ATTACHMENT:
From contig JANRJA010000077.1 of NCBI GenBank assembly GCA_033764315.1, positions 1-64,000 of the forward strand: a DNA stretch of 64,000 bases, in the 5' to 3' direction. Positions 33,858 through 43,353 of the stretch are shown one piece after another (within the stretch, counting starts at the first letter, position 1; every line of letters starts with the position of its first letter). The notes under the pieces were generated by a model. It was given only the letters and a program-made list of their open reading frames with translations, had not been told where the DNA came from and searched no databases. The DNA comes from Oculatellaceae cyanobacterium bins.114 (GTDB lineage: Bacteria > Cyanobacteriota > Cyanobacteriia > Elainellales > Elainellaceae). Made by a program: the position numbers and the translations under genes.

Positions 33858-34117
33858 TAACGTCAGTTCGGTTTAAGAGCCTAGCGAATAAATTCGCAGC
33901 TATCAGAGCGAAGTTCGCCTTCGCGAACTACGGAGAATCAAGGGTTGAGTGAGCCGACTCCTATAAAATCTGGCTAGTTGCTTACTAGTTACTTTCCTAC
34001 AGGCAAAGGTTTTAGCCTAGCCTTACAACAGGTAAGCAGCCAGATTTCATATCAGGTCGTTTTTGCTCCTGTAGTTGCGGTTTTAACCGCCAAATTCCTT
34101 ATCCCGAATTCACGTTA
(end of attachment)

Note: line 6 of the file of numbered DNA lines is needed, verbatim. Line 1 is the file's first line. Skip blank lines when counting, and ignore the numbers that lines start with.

34101 ATCCCGAATTCACGTTA